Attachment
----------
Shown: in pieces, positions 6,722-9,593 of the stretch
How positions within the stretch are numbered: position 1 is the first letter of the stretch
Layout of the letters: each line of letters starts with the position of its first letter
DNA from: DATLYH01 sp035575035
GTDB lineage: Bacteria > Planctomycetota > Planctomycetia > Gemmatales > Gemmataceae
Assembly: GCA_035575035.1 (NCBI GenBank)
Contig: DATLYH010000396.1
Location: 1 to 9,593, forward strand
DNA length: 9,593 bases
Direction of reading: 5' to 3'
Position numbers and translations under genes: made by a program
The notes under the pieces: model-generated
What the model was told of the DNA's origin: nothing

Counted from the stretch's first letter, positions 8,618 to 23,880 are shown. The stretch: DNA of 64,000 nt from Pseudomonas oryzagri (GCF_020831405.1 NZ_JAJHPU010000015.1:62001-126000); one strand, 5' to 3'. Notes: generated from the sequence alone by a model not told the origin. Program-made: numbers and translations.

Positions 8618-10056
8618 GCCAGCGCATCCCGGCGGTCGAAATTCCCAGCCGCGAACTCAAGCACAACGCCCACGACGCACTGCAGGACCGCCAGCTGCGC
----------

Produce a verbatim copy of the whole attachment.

Shown: in pieces, positions 6,722-9,593 of the stretch
How positions within the stretch are numbered: position 1 is the first letter of the stretch
Layout of the letters: each line of letters starts with the position of its first letter
DNA from: DATLYH01 sp035575035
GTDB lineage: Bacteria > Planctomycetota > Planctomycetia > Gemmatales > Gemmataceae
Assembly: GCA_035575035.1 (NCBI GenBank)
Contig: DATLYH010000396.1
Location: 1 to 9,593, forward strand
DNA length: 9,593 bases
Direction of reading: 5' to 3'
Position numbers and translations under genes: made by a program
The notes under the pieces: model-generated
What the model was told of the DNA's origin: nothing

Counted from the stretch's first letter, positions 8,618 to 23,880 are shown. The stretch: DNA of 64,000 nt from Pseudomonas oryzagri (GCF_020831405.1 NZ_JAJHPU010000015.1:62001-126000); one strand, 5' to 3'. Notes: generated from the sequence alone by a model not told the origin. Program-made: numbers and translations.

Positions 8618-10056
8618 GCCAGCGCATCCCGGCGGTCGAAATTCCCAGCCGCGAACTCAAGCACAACGCCCACGACGCACTGCAGGACCGCCAGCTGCGC